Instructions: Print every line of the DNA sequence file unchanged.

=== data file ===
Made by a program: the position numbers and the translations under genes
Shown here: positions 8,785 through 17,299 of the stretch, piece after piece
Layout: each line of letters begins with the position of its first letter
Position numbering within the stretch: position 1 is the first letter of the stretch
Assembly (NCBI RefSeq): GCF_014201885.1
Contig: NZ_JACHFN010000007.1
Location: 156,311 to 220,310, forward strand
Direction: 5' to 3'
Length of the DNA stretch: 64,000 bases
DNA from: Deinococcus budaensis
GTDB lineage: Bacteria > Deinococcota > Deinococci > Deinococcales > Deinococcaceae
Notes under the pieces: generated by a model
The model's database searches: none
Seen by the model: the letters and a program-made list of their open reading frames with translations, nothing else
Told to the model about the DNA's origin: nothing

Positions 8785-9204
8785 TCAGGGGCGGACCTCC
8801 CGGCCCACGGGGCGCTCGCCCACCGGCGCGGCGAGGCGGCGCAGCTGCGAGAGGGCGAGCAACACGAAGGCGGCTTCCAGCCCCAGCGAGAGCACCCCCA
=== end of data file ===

Made by a program: the position numbers and the translations under genes
Shown here: positions 8,785 through 17,299 of the stretch, piece after piece
Layout: each line of letters begins with the position of its first letter
Position numbering within the stretch: position 1 is the first letter of the stretch
Assembly (NCBI RefSeq): GCF_014201885.1
Contig: NZ_JACHFN010000007.1
Location: 156,311 to 220,310, forward strand
Direction: 5' to 3'
Length of the DNA stretch: 64,000 bases
DNA from: Deinococcus budaensis
GTDB lineage: Bacteria > Deinococcota > Deinococci > Deinococcales > Deinococcaceae
Notes under the pieces: generated by a model
The model's database searches: none
Seen by the model: the letters and a program-made list of their open reading frames with translations, nothing else
Told to the model about the DNA's origin: nothing

Positions 8785-9204
8785 TCAGGGGCGGACCTCC
8801 CGGCCCACGGGGCGCTCGCCCACCGGCGCGGCGAGGCGGCGCAGCTGCGAGAGGGCGAGCAACACGAAGGCGGCTTCCAGCCCCAGCGAGAGCACCCCCA